TPL Praises House Subcommittee Decisions On Land And Water Fund

WASHINGTON D.C. June 11, 2009: The Trust For Public Land (TPL), a national conservation organization, today praised the House Interior and Environment appropriations subcommittee and its Chairman, Rep. Norm Dicks, D-Wash., for their leadership in upholding President Barack Obama’s commitment to gradually restore funding for the Land and Water Conservation Fund (LWCF), the federal government’s primary program to protect America’s irreplaceable natural, historic, recreational, and other treasured landscapes.

The subcommittee provides $228.8 million for federal and state park and recreation projects through the LWCF, a boost of $57.6 million above last year’s enacted levels. The bill also includes over $79 million for the Forest Legacy Program, an increase of $30 M from last year that will ensure continued conservation of working forests across the nation.

Alan Front, TPL Senior Vice President, said “Thanks to the vision of Subcommittee Chairman Norm Dicks, full committee Chairman Dave Obey, D-Wis., and their colleagues, this bill will safeguard vital lands across America for the public.”

“In recent years, the Subcommittee’s ability to stretch the dollars and to save special places despite a terrifying shortage of available funds has been nothing short of miraculous,” Front said. “But miracles only go so far — and the targeted increases in this bill, in keeping with President Obama’s commitment to conservation, will save myriad landscapes that otherwise would be lost forever. This appropriations bill is just what America’s parks and open spaces need.”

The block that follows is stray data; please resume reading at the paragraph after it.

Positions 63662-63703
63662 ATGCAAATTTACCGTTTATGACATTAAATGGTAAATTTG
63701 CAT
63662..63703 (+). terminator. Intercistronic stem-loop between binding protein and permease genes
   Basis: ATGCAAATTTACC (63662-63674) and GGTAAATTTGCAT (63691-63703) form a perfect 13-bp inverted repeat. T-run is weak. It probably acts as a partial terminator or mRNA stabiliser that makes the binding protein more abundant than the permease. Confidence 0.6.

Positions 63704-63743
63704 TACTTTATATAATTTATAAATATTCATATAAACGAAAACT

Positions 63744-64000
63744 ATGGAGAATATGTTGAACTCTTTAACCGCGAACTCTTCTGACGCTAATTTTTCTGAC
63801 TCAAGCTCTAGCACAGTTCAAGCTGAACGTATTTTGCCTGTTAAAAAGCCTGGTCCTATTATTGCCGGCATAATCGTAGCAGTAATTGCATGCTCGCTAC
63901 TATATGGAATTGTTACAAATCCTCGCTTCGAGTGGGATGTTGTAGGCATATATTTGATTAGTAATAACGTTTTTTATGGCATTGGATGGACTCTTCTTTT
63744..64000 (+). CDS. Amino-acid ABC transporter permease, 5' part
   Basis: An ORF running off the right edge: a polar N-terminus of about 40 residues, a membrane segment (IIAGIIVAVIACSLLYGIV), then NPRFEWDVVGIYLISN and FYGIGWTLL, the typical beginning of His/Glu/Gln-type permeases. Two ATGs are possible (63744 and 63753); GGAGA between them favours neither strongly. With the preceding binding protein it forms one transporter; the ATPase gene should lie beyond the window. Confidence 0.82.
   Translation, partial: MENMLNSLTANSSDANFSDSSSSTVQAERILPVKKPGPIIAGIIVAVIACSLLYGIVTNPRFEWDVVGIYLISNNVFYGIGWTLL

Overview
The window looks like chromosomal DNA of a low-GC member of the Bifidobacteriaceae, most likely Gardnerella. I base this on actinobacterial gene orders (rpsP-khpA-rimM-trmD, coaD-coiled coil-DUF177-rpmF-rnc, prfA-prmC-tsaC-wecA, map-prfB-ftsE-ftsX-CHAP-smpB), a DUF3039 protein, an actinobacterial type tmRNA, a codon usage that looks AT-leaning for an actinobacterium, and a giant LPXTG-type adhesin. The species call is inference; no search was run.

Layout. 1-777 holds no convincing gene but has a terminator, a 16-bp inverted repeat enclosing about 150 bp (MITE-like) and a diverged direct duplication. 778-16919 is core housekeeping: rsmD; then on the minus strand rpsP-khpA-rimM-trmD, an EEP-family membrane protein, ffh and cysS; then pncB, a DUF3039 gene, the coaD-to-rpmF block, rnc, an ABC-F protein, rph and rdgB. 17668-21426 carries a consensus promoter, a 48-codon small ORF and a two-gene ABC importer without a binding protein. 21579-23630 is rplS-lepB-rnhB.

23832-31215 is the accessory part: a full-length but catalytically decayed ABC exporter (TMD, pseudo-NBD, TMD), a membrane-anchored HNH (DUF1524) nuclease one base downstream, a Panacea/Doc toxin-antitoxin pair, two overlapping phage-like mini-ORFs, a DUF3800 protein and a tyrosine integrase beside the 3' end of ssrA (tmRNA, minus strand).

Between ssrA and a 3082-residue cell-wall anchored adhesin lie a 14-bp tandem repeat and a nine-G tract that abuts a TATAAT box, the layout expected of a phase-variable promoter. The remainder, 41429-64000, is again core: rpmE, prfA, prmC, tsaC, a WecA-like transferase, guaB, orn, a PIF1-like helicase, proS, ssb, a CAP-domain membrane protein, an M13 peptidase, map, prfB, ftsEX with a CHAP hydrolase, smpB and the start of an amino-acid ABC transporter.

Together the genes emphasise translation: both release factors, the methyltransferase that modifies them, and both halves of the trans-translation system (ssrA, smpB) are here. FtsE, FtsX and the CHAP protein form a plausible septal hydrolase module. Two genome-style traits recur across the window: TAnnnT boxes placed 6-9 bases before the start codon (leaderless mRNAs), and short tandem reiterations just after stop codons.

Since 1964, LWCF has added millions of acres to America’s national parks, forests, wildlife refuges, national trails, state and local parks, and other protected lands. In recent years, however, steep declines in annual funding through the program have led to an enormous backlog of priority conservation properties, and to incompatible and often devastating development within these otherwise protected public assets.

Over its 45 year history, LWCF has provided funding to help protect threatened properties and consolidate parks and open spaces across the nation, from the Florida Everglades and Maine’s Rachel Carson Refuge to the national forests of Wisconsin and Minnesota, the spectacular scenery and habitat of the Greater Yellowstone basin, the historic and cultural values of Gettysburg National Military Park and the fragile ecosystems of Washington’s Cascade Mountains and California’s Sierra Nevada. It has also provided matching funds for thousands of state and local recreation projects, including Little League diamonds, youth soccer fields and state park and forest campsites. The LWCF is primarily funded by the revenues the federal government receives from oil and natural leases off America’s coasts.

The full Appropriations Committee is likely to consider the bill next week, with action on the floor of the House of Representatives soon thereafter. The Senate is preparing to work on a similar bill.

The Trust for Public Land, established in 1972, specializes in conservation real estate, applying its expertise in negotiations, public finance, and law to protect land for people to enjoy as parks, greenways, community gardens, urban playgrounds, and wilderness. TPL has protected more than 2.5 million acres across the country.